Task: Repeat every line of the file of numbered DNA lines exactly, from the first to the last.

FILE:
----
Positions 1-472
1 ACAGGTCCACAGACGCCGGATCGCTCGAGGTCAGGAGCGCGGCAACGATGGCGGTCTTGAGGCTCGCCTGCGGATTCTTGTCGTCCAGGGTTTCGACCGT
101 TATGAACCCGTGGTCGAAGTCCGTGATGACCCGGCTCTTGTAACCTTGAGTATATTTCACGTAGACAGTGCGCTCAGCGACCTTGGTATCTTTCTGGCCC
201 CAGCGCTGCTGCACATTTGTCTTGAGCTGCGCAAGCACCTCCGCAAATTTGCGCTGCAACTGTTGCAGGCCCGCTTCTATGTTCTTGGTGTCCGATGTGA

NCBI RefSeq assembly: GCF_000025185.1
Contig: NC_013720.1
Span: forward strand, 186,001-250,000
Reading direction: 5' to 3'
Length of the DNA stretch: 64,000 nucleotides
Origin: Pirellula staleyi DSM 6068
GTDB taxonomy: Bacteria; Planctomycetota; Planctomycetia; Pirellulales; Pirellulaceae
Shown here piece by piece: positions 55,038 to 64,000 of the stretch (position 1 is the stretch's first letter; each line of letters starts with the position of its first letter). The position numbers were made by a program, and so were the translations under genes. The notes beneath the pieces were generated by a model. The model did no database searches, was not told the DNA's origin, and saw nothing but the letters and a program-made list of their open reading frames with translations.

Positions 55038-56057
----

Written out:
Positions 1-472
1 ACAGGTCCACAGACGCCGGATCGCTCGAGGTCAGGAGCGCGGCAACGATGGCGGTCTTGAGGCTCGCCTGCGGATTCTTGTCGTCCAGGGTTTCGACCGT
101 TATGAACCCGTGGTCGAAGTCCGTGATGACCCGGCTCTTGTAACCTTGAGTATATTTCACGTAGACAGTGCGCTCAGCGACCTTGGTATCTTTCTGGCCC
201 CAGCGCTGCTGCACATTTGTCTTGAGCTGCGCAAGCACCTCCGCAAATTTGCGCTGCAACTGTTGCAGGCCCGCTTCTATGTTCTTGGTGTCCGATGTGA

NCBI RefSeq assembly: GCF_000025185.1
Contig: NC_013720.1
Span: forward strand, 186,001-250,000
Reading direction: 5' to 3'
Length of the DNA stretch: 64,000 nucleotides
Origin: Pirellula staleyi DSM 6068
GTDB taxonomy: Bacteria; Planctomycetota; Planctomycetia; Pirellulales; Pirellulaceae
Shown here piece by piece: positions 55,038 to 64,000 of the stretch (position 1 is the stretch's first letter; each line of letters starts with the position of its first letter). The position numbers were made by a program, and so were the translations under genes. The notes beneath the pieces were generated by a model. The model did no database searches, was not told the DNA's origin, and saw nothing but the letters and a program-made list of their open reading frames with translations.

Positions 55038-56057